Mental Math Shortcuts

Here’s a collection of time-saving math shortcuts, great for back-of-the-envelope estimates.

Time and Distance

60 mph = 1 mile per minute

  • Going 60 mph and the exit is in 10 miles? That’s 10 minutes.
  • Been driving a half hour? That’s about 30 miles at highway speeds.

Feet Per Second = MPH * 1.5 MPH = Feet Per Second * 2/3 (derivation)

  • 60 mph is about 90 feet per second (88 exactly), so just multiply by 1.5. Or, just add half to itself (60 + 30 = 90).
  • Going 100 mph? That’s 150 fps.
  • Going 10 fps? That’s about 7 mph (10 * 2/3 is 6.666). Or, just take away 1/3 (10 – 3 = 7).

speed of light = 1 foot per nanosecond (derivation)

  • The US is about 3000 miles long. There’s about 5000 feet/mile, so that’s about 3000 × 5000 or 15 million feet. 15 million feet takes 15 million nanoseconds, or 15/1000, or 15 milliseconds. That’s the minimum time for a signal to go across the country.
  • Inside a microchip, if you have a clock cycle every nanosecond (1 GHz), your signal can only travel 1 foot at most (or less, depending on the material). Even light takes 30ns to cross a 30 foot room.

1 year = 250 work days = 2000 work hours (derivation)

  • Project takes 1000 man hours? That’s 6 months for 1 person.
  • Daily commute of 1/2 hour? That’s .5 * 250 = 125 hours in the car each year.

Money and Finance

$1/hour = $2000/year (derivation)

  • Earn $25/hour? That’s about 50k/year.
  • Make 200k/year? That’s about $100/hour. This assumes a 40-hour work week.

$20/week = $1000/year (derivation)

  • Spend $20/week at Starbucks? That’s a cool grand a year.

Rule of 72: Years To Double = 72/Interest Rate (derivation)

  • Have an investment growing at 10% interest? It will double in 7.2 years.
  • Want your investment to double in 5 years? You need 72/5 or about 15% interest.
  • Growing at 2% a week? You’ll double in 72/2 or 36 weeks. You can use this rule for any duration of time, not just years.
  • Inflation at 4%? It will halve your money in 72/4 or 18 years.

Mental Arithmetic

Numbers

10,000 = hundred hundred million = thousand thousand billion = thousand million trillion = million million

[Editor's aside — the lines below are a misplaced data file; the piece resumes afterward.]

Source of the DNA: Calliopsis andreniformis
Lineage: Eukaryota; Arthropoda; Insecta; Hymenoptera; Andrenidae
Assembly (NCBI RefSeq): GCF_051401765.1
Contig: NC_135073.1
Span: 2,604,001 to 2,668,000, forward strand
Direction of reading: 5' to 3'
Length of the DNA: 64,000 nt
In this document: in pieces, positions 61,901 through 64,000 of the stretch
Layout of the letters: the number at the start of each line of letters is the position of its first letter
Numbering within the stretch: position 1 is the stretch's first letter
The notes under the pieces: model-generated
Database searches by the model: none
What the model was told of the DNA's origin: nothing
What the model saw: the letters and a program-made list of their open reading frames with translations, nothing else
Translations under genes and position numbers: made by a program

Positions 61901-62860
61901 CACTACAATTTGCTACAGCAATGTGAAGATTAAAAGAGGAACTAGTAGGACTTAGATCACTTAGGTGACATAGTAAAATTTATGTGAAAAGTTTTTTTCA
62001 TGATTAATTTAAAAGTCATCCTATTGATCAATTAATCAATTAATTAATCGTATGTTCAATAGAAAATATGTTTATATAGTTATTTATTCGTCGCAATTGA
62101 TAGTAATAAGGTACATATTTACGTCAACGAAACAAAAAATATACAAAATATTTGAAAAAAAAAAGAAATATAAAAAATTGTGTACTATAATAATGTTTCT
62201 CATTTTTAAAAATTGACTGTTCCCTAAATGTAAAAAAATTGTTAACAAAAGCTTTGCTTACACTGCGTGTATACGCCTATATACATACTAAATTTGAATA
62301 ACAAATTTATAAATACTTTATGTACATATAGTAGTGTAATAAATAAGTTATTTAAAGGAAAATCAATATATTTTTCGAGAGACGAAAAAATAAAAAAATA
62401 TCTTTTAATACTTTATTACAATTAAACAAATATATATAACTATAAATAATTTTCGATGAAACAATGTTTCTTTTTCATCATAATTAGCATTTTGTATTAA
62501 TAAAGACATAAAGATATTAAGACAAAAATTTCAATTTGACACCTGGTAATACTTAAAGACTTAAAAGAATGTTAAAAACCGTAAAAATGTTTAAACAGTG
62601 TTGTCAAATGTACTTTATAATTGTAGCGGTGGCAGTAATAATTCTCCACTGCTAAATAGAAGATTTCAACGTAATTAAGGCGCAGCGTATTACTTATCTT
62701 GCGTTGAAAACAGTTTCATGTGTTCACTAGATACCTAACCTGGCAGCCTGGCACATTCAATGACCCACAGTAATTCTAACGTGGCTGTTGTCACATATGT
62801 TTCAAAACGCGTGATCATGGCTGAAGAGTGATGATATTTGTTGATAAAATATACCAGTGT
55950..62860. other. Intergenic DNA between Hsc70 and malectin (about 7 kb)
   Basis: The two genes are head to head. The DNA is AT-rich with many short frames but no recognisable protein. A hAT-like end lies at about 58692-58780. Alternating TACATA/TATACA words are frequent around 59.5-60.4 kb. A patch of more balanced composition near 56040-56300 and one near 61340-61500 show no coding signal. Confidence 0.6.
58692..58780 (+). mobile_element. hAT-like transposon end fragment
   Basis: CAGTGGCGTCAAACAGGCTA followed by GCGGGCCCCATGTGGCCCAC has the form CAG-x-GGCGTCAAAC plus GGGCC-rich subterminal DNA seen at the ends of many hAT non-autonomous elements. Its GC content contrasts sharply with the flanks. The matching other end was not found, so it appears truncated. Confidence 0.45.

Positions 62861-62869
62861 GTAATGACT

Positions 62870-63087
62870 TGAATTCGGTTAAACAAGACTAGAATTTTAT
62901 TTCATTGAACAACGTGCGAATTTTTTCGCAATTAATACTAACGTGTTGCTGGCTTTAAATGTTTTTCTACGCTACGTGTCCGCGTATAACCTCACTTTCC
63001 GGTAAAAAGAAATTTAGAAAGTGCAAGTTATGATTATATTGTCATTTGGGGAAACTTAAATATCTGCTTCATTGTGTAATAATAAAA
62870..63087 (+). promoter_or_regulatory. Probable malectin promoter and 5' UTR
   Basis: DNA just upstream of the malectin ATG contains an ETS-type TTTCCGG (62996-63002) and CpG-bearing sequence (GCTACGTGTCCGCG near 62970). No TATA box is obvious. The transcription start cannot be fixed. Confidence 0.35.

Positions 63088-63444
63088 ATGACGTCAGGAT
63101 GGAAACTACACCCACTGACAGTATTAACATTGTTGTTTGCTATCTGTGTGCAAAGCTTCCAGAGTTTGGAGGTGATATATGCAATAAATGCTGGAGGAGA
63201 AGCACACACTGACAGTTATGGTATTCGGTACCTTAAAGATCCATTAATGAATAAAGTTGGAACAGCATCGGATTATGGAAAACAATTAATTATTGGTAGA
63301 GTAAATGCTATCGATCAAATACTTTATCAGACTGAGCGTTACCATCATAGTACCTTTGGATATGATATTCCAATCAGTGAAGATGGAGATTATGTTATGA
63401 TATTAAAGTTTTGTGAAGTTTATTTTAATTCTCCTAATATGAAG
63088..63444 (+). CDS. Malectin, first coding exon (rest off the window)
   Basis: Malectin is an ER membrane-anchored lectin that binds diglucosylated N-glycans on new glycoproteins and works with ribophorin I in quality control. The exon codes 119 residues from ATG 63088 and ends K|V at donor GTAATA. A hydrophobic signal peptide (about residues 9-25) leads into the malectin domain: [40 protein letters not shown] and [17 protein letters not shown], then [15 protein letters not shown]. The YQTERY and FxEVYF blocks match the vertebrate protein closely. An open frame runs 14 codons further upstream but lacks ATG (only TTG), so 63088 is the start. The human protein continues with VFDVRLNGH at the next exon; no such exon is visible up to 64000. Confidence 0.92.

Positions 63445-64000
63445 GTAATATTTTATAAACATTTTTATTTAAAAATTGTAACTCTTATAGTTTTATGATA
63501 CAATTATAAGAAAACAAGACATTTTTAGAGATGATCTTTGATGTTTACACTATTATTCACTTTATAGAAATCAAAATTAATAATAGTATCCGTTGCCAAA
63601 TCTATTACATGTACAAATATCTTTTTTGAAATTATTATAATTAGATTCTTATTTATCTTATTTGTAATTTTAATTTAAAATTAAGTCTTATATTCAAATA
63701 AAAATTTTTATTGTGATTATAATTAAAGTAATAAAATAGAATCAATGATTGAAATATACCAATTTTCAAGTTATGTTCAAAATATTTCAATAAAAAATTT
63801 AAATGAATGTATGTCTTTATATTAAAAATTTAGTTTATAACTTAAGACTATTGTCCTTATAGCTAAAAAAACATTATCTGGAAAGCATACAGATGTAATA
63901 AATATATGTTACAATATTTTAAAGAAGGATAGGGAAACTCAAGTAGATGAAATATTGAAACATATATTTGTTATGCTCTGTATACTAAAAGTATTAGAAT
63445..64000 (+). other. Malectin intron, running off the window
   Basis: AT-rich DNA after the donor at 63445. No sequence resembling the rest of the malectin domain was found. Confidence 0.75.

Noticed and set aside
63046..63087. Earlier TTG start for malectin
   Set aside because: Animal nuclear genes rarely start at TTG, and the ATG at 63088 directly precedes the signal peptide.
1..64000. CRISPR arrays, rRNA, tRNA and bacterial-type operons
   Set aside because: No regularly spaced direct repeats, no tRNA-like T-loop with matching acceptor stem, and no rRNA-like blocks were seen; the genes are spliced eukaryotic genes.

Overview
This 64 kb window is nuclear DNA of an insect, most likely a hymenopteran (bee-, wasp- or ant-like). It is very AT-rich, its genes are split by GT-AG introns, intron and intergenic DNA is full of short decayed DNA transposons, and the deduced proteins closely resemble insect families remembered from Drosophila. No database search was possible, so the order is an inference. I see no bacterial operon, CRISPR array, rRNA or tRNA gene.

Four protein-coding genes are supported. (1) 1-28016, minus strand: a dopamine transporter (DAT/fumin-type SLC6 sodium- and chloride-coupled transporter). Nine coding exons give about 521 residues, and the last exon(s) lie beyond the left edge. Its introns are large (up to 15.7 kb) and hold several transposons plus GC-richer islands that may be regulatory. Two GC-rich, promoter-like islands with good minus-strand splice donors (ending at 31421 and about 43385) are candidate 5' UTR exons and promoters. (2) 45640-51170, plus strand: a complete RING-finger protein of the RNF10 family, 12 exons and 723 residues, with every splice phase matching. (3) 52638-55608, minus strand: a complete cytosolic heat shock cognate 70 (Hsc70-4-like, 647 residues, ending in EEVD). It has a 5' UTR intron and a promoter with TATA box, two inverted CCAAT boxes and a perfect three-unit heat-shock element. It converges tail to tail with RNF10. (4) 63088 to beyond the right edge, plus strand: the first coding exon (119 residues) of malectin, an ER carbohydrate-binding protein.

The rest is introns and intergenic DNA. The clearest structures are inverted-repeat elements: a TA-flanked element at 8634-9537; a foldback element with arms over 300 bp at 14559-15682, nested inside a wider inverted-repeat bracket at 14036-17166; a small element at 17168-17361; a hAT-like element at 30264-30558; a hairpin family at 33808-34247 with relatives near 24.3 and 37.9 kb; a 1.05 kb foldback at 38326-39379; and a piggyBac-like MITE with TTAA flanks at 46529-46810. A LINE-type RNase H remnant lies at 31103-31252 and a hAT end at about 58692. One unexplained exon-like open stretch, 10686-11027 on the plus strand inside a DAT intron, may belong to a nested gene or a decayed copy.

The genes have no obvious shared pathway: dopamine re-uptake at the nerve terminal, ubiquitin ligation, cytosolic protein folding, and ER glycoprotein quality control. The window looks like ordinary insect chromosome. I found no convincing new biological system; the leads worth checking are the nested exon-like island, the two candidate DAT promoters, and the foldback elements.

• 1% of 10k is 100. The Dow is roughly 10k (it’s about 12k now). So if the dow drops 100, it’s about a 1% loss.
  • What’s 5k x 50k? That’s 250 * thousand * thousand or 250 million.

Visualizing numbers (read more)

  • 12 days = 1 million seconds
  • 1 year = 31 million seconds (about pi * 10 million)
  • 30 years = 1 billion seconds
  • 30,000 years = 1 trillion seconds

  • One “part per million” means an accuracy of 1 second every 12 days. One “part per trillion” means an accuracy of 1 second every 30,000 years.

Powers of 2

2^6 = 64 (the sixes match: six and sixty-four) 2^10 ~ thousand (1 kb) 2^20 ~ million (1 mb) 2^30 ~ billion (1 gb)

  • Sure, 2 to the tenth = 1024, but 1000 is good enough for government work. (Read on about KB vs KiB).
  • Have 32-bit color? That’s 2 + 30 bits = 2^2 * 2^30 = 2^2 billion = 4 billion (4gb exactly).
  • Have a 16-bit number? That’s 6 + 10 bits, or 2^6 thousand, or 64 thousand (64 kb).

a% of b = b% of a

  • It’s not immediately clear, but it’s true: a% of b = .01 * a * b, which is the same as b% of a (.01 * b * a).
  • What’s 16% of 25? The same as 25% of 16: 4
  • What’s 43% of 200? Same as 200% of 43: 86.

There’s more shortcuts & techniques over at Ars Calcula.

Other Posts In This Series

  1. Mental Math Shortcuts
  2. How to Develop a Sense of Scale
  3. Techniques for adding the numbers 1 to 100
  4. Easy Permutations and Combinations
  5. How To Understand Combinations Using Multiplication
  6. Navigate a Grid Using Combinations And Permutations
  7. How To Analyze Data Using the Average
Kalid Azad loves those Aha! moments when an idea finally clicks. BetterExplained is dedicated to learning with intuition, not blind memorization, and is honored to serve 250k readers each month.

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95 Comments

  1. Speed of light in metric: 3 decimeters per nanosecond (source). For those who don’t know, a decimeter is 1/10 of a meter; thus, another way of saying it would be 0.3 meters per nanosecond.